Updated: Oct 28, 2021
By Muriel J Smith Freehold Transcript, August 2018
Even before the American Revolution, the name Scudder was highly revered and respected throughout the eastern part of the continent that would become the United States of America, though there are varying accounts of when the Scudders first arrived and from which part of the British Isles they emigrated.
What is certain is that two Scudder brothers arrived on these shores in the 17th century, landing in Massachusetts, where one settled, while the other moved on to Long Island and was well established there by 1630.
That brother, Thomas, was a miller in Huntington, Long Island, married and had a son named Jacob. Jacob grew up on the Island until he moved to what became known as Scudder’s Mills, just southeast of Princeton, NJ. He and his wife, Abia, later settled near Monmouth Court House, a name used to describe the county seat at Freehold, where they raised their three sons and three daughters.
Nathaniel was the eldest of the half dozen and was born May 10, 1733, most likely at Freehold, although historians disagree on whether there or on Long Island. Nathaniel was in the fourth graduating class of the College of New Jersey, now known as Princeton, in 1751, and immediately launched into the study of medicine.
During his years as a physician, Nathaniel was highly regarded and respected, and had an extensive practice through the Monmouth County area. Early accounts describe him as enjoying “the respect and confidence of the people of that part of the State on account of his varied learning, strong powers of mind, genial disposition and purity of life.”
Nathaniel married Isabella Anderson, the only daughter of Colonel Kenneth Anderson, the year after his college graduation, and following a charming and whirlwind romance. The History of NJ Medicine records the courtship and romance as told a century later by Dr. Scudder’s granddaughter, Maria.
Seems the beautiful Isabella, a member of an old Scottish family that came to the colonies during the Scottish troubles of 1715, came to church services on horseback, and was quickly seen and appreciated by a young college graduate, Nathaniel Scudder. She alighted from her horse and fastened him to a tree before walking into the church. The daring young medical student went up to the horse, disarranged the equipment and entangled the bridle before he, too, went into church. When service was over, and young Isabella went back to her horse, only to be chagrined by the entanglement, Nathaniel suddenly appeared, quite dignified and graceful, and offered to come to her assistance. He righted all the reins he had entangled, then assisted the young lady into the saddle. He mentioned to her that since they were both traveling in the same direction, a distance of some four miles or more, he felt the need to travel with her and offer her protection. She acquiesced to his gallantry, Nathaniel mounted his own horse, and the two rode off together, the beginning of a courtship that culminated in a marriage in 1752 and ultimately the birth of three sons and two daughters.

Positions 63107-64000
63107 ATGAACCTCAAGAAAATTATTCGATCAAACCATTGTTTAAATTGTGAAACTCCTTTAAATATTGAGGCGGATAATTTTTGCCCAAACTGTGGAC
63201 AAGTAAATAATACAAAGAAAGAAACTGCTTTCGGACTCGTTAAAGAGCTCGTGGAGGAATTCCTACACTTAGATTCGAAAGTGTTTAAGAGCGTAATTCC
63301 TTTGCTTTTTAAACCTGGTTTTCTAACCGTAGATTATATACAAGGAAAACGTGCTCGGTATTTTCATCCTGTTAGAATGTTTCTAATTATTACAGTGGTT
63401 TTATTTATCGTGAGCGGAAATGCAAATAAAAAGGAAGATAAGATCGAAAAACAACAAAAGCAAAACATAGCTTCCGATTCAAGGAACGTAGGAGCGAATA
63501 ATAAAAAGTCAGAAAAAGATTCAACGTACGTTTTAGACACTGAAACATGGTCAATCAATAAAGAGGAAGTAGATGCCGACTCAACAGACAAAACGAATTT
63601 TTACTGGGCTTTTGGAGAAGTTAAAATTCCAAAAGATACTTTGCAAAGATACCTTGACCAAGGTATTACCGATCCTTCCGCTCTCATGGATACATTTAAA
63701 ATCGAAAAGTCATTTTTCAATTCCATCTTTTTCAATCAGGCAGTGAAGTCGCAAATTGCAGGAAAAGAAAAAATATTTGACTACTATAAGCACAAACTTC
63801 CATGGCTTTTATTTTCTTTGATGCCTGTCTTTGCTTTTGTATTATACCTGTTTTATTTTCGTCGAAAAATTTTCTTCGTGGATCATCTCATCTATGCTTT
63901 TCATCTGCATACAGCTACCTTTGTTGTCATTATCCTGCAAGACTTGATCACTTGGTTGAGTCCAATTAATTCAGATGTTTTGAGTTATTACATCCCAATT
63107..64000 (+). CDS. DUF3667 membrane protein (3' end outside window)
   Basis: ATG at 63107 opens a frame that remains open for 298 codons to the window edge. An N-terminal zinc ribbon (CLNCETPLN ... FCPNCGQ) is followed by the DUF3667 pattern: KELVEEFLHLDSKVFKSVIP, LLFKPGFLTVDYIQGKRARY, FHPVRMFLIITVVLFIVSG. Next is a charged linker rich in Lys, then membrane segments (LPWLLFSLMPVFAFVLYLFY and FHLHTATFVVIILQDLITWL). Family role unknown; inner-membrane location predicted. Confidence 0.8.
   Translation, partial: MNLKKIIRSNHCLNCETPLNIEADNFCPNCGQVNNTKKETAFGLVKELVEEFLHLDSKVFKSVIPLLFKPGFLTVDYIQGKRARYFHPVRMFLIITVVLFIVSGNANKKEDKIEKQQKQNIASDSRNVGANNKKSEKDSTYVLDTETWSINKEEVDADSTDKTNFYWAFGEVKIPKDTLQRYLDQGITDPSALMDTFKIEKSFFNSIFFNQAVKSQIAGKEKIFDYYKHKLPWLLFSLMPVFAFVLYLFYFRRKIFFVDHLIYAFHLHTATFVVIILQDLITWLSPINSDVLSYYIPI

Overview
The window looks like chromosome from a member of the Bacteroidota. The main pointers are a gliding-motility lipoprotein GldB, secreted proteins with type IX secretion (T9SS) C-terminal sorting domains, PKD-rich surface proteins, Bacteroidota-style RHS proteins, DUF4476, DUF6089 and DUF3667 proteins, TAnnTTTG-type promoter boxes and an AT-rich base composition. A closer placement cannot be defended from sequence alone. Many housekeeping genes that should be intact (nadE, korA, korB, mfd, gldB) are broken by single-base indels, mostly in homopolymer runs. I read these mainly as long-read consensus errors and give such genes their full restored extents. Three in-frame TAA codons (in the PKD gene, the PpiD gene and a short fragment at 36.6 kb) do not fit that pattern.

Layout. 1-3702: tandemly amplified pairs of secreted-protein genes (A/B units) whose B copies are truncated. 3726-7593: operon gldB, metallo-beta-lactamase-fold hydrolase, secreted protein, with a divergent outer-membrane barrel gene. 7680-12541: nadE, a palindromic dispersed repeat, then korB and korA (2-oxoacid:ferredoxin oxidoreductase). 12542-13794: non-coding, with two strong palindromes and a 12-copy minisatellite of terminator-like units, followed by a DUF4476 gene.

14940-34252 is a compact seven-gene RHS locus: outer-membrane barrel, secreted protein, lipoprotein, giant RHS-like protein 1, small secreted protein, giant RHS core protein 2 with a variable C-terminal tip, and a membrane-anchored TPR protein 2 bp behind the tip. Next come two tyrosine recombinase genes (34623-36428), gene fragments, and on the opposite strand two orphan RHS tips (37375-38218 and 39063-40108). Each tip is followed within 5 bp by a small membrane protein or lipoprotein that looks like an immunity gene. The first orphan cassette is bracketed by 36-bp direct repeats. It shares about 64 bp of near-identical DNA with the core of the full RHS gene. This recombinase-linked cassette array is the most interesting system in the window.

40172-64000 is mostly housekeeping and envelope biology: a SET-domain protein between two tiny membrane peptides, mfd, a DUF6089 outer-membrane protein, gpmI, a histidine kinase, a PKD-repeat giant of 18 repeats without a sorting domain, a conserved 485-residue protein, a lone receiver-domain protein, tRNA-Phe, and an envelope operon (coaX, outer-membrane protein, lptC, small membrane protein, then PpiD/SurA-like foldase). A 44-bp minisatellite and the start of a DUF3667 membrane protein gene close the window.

The young Dr Scudder had a lucrative and popular medical practice in Monmouth County, but also displayed his strong belief in a free nation separated from ties to England, as well as his belief in a strong religious foundation. He was a member of old Tennent Church where he apparently challenged Thomas Paine of Common Sense fame on a religious matter. Scudder bested the gifted New Englander in the verbal controversy.
But as the colonies grew closer to war and New Jerseyans heard reports of the British soldiers taking over and burning Boston, Dr. Scudder was among the first to become involved. At a meeting of citizens held in Freehold on June 6, 1774, a full two years before the Declaration of Independence, Dr Scudder took a leading role and drafted resolutions of sympathy for Boston and support for the cause of freedom.
His involvement in the freedom cause came quickly after that, and he was named to numerous positions of authority and leadership. He became a member of the local committee of public safety, then a delegate to New Jersey’s first provincial congress which met in New Brunswick. He became speaker of the legislature within two years, and when the first Monmouth County regiment of militia needed more men, Nathaniel hung up his stethoscope and signed on. He became a lieutenant-colonel in the First Regiment of Monmouth militia under Col. George Taylor, whose father, Edward Taylor, owned Marlpit Hall.
By November 1776, five months after the Declaration was signed, Lt Col. Scudder was promoted to colonel and took charge of the regiment whose soldiers came from the Freehold and Middletown area. Taylor had resigned his post to join the Loyalists.
It was neither glorious nor safe to be a rebel anywhere on the continent, but particularly in New Jersey, where lived the highest concentration of Loyalists among all the colonies. Families were torn apart by the differences of opinion on whether this far flung child of England should remain loyal to the King, albeit laden with heavy taxes and no representation in British government or take on the world’s strongest nation and fight for independence.
Loyalists, some of whom remained soldiers simply to act as spies and report troop movements to the British generals, burned or otherwise destroyed the homes of their rebellious neighbors and former friends, took their cattle and destroyed their crops.